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Re: Proposed anti-plant legislation

Hanna Witte Orr wrote:

>There was an article in last week's (? or the week before that) Science
>News about a monster sea plant spreading out in the Mediterranean. It
>was introduced accidentally by a marine aquarium in Monaco and has so
>far covered a lot of the western Mediterranean. The problem with this
>plant  is that it gets caught in nets and propellers and can grow an
>entire plant from any little fragment - so you could say that it was
>spread mainly by humans... :) (Kind of like a marine bindweed)
>Don't misunderstand me, I'm not supporting this piece of legislation;
>but I do think that everybody should know what can happen. I also think
>that people with plant aquaria are the ones that know best and don't go
>around dumping plants into waterways (they are great on compost if you
>really need to get rid of them...). 

I hate to tell you, but unfortunately, there are a _lot_ of aquarium
keepers (I won't dignify them with the term "aquarist") who do _not_ know
better than to dump plants and fish into our water ways.  We've had people
come on this list and want to know what ornamental plants they can put in
their natural ponds.  There are several "pirhana" scares each year across
the country. (usually Pacu, but still non-natives)  Florida is over-run by
ornamental non-native plants, fish and other exotic animals that have
gotten loose, many form fish farms and growers in FL that _certainly_
should "know better".  There are pup fish populations in desert water holes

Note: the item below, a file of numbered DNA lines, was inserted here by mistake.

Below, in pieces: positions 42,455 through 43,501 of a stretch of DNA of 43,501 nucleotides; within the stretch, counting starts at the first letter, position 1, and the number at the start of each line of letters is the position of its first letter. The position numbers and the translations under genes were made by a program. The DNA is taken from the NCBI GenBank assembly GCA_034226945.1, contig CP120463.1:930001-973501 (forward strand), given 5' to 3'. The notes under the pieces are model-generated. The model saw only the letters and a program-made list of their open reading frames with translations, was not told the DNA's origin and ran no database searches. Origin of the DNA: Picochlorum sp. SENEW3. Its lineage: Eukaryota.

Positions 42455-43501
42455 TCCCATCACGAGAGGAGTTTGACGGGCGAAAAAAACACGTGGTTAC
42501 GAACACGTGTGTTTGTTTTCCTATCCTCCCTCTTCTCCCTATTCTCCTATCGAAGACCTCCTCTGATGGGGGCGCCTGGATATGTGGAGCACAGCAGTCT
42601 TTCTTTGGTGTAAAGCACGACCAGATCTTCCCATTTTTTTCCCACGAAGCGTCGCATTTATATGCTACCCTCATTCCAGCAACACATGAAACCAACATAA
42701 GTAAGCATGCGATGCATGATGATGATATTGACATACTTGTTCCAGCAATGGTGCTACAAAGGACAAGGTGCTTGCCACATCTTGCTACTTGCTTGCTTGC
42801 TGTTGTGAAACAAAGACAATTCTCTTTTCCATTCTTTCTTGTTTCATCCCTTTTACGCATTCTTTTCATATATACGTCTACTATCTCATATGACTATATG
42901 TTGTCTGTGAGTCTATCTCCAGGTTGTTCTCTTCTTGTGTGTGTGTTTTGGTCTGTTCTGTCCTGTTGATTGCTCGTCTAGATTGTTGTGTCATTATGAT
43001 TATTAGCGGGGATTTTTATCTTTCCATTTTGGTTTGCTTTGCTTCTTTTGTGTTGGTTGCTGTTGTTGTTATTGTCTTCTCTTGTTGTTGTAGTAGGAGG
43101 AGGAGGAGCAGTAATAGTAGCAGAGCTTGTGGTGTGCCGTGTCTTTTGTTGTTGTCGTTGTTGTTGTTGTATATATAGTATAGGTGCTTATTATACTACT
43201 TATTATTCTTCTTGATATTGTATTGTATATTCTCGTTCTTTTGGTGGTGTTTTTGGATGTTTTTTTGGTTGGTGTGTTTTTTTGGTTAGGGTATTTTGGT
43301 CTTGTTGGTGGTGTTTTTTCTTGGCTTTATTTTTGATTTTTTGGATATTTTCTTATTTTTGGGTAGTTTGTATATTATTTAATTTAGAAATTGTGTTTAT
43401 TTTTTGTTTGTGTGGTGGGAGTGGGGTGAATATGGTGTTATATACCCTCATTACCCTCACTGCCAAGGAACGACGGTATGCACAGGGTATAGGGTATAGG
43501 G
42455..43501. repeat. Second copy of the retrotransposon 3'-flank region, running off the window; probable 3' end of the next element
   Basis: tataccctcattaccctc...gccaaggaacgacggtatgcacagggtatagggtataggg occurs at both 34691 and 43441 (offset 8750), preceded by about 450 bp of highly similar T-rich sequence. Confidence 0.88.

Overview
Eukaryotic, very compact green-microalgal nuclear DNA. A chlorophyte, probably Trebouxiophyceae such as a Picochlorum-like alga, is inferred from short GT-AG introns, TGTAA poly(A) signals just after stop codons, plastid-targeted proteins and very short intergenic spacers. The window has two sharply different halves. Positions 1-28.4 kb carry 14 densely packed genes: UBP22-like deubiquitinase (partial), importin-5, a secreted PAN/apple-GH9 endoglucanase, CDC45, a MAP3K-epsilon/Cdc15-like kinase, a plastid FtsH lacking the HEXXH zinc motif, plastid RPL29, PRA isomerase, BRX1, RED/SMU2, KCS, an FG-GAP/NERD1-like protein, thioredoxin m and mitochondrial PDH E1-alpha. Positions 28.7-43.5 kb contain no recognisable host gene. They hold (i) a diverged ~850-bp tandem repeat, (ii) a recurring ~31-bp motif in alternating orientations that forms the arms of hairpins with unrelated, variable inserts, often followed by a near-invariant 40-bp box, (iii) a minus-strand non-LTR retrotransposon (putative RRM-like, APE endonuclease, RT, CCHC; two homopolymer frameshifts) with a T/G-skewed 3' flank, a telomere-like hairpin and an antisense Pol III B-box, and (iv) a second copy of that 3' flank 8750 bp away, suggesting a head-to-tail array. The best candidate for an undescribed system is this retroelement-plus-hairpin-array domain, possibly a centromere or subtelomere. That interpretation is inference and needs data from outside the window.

that are threatened by the introduction of mollies and guppies!

I'm sure people who keep floating heart in their ornamental ponds don't
think of the fact that the profuse floating seeds can be eaten by birds,
which then eliminate them into natural water bodies.

Many aquarists like to keep a few native fish.  What do they do with them
when they're done?  Often they release them where they were caught.  Seems
OK?  What about pathogens they may have picked up in the fish room?  What
about stray bits of algae or higher plant material that hitch-hike in the
transport water or in the digestive track of the fish?  Food for thought,
isn't it?

One of the best ways we can protect our hobby as _well_ as the environment
is to educate others to act responsibly at every opportunity. 

BTW, you'd better make sure that compost pile doesn't abutt any swampy
area... many "aquatic" plants are perfectly able to thrive in any soil that
stays continually damp.  People don't always think of these things.    It's
not only boaters and duck hunters that can be stupid.<g>

Karen Randall
Aquatic Gardeners Association